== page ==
Jaipur’s grand feast of ideas returns to London

After the success of the ZEE Jaipur Literature Festival in India this January, producers Teamwork Arts present the sixth edition of ZEE JLF at The British Library as it returns to the UK on Friday 14 – Sunday 16 June 2019. This annual celebration of books, creativity, dialogue and diversity brings South Asia’s unique multilingual literary heritage to life in the heart of London.

After kicking off in the British capital, the grand feast of ideas will then travel for the first time to Belfast, as its second stop in the UK. This new festival takes place on Friday 21 – Sunday 23 June 2019, exploring themes that bind India and Northern Ireland such as border and partition, which have deeply affected both nations, the concepts of identity and migration and celebrating a joint love of books, creativity, music and of sharing each other’s stories.

This year’s London edition brings together over 60 speakers from a range of disciplines, genres and cultures, including Tristram Hunt, director of the V&A and former Labour MP, Nobel Laureate Venki Ramakrishnan, acclaimed travel writer Pico Iyer, award-winning author and journalist Christopher de Bellaigue and acclaimed Bollywood actor Manisha Koirala whose latest memoir recounts her battle with cancer.

The ZEE Jaipur Literature Festival in India is a global literary phenomenon, having hosted more than 2000 speakers and welcomed over a million book lovers from across the globe over the past decade. In London, ZEE JLF at The British Library brings the same universal, democratic and inclusive core values of the Festival to the UK.

Namita Gokhale, Festival co-Director and author of the new book Finding Radha, said: “As ZEE JLF at The British Library returns to London for its sixth edition, we look forward to the creative learnings and sharing what we have encountered in our treasured collaboration with the British Library. We examine books and ideas and the crucial intersectionalities of our changing times, the politics of culture, the joys of music and the consolations of poetry and philosophy in a series of mind stretching sessions, panels and re-imaginings.”

William Dalrymple, Festival co-Director and author of the new book The Anarchy, said: “In just over a decade, the ZEE Jaipur Literature Festival has grown from 14 lost tourists to third of a million people and it’s now the biggest festival of literature in the world. With our strongest London line-up yet, we can’t wait to bring its energy and colour to the British Library: our Jaipur-on-Thames.”

Sanjoy K. Roy, Managing Director, Teamwork Arts, Producers of the Festival, said: “We’re back for our sixth edition in London with a colourful bandwagon of books, ideas and dialogue that capture our imaginations and explore the dynamic and challenging times we live in. ZEE JLF at The British Library will look at history as well as current affairs, explore scientific works and the creative worlds of cinema, literature and poetry. This year we’ve also partnered with the British Museum for an evening of conversations and are headed for the first time to Belfast for our second outing in the UK.”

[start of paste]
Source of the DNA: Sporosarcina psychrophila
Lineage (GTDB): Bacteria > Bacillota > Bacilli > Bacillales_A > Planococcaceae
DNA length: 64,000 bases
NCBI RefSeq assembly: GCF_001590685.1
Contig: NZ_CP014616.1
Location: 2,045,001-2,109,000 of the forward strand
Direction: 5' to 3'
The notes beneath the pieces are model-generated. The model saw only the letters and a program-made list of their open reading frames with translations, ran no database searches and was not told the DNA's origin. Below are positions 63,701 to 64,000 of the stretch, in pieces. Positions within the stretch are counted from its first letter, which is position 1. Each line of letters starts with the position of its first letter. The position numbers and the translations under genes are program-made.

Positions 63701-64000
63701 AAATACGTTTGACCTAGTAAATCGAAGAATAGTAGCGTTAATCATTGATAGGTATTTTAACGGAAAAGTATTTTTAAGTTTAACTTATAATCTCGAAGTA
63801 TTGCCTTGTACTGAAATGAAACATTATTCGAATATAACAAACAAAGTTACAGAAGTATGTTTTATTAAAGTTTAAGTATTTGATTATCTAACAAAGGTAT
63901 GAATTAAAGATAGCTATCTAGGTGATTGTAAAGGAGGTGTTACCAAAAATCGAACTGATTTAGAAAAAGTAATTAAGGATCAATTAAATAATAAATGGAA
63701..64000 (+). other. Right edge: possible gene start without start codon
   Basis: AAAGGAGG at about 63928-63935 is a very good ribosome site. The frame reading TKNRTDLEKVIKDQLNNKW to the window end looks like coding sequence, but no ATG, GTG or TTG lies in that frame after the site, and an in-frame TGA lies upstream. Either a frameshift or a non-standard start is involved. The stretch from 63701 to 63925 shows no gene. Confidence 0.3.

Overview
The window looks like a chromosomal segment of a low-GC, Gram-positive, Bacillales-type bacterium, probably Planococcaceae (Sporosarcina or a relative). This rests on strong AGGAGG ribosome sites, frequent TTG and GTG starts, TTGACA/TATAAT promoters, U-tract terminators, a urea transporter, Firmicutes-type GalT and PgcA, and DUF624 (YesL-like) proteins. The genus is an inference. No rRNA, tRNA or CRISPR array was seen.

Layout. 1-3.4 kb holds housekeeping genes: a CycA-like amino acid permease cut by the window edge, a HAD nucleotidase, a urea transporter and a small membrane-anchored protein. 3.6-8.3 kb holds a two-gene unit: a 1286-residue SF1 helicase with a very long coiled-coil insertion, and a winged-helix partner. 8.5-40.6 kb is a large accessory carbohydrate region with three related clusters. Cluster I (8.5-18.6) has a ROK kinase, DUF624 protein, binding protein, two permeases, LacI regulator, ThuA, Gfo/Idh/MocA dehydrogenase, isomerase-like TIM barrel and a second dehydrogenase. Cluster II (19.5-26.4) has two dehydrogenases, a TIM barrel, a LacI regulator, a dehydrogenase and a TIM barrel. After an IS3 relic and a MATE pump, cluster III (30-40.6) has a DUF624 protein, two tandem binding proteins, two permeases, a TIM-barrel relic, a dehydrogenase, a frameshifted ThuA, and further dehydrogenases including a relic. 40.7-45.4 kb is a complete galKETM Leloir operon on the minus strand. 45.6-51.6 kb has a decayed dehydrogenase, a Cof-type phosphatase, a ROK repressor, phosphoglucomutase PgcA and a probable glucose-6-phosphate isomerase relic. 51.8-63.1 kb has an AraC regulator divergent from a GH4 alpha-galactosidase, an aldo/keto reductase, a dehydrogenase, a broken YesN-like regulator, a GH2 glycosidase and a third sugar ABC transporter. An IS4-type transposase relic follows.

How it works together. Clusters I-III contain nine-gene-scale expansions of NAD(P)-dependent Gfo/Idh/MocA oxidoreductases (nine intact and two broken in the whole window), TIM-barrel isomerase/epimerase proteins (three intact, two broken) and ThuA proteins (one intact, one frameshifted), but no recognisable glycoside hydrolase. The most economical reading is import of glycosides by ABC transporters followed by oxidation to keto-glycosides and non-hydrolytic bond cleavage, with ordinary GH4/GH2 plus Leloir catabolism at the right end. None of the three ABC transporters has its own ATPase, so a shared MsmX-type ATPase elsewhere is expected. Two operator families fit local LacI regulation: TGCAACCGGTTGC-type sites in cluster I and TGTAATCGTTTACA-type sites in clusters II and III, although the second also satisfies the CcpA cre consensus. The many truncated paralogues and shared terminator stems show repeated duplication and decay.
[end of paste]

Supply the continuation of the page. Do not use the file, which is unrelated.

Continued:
In London this year, explorations of emblematic historical figures range from Bashabi Fraser’s new book about Bengali Renaissance man Rabindranath Tagore to Deepa Agarwal’s portrait of Ra’ana Liaquat Ali Khan, the pioneering first lady of Pakistani in the mid-20th century.

Key historical landmarks are also honoured at this year’s Festival. A century since the horrific Jallianwala Bagh massacre, Indian diplomat Navdeep Suri will speak about his new translation of his grandfather Nanak Singh’s Khooni Vaisakhi, an epic Punjabi poem with a scathing critique of the British Raj and was banned soon after its publication in May 1920.

Other historical subjects covered at the Festival include India’s relationship with the British Empire through Tristram Hunt’s exploration of the colonies’ role in the creation of the urban world and Santanu Das’ research into the writings, images and songs of colonial India during the First World War. Also on the theme of Empire, Queen Victoria is a figure examined by writers such as Shrabani Basu and Miles Taylor.

With India’s Me Too movement continuing to increase its reach and momentum, and the country’s LGBTQ community celebrating the recent repealing of Section 377, this year’s edition features compelling conversations on gender and sexuality. Madhavi Menon’s Infinite Variety: A History of Desire in India uses queer theory to uncover tremendous new insights into the diversity of sexual identity thoughout Indian history. Meanwhile, Christina Lamb’s Our Bodies Their Battlefields explores war through the lives of women and Helena Kennedy’s Eve Was Shamed looks at how the British justice system is failing women.

Other topical issues are also discussed this year, such as by James Crabtree, author of The Billionaire Raj, which explores the rise of India’s new billionaire class amidst radical inequality. Meanwhile, British-French journalist Ben Judah, author of This is London, discusses the complex social make-up of the British capital with its former mayor Ken Livingstone.

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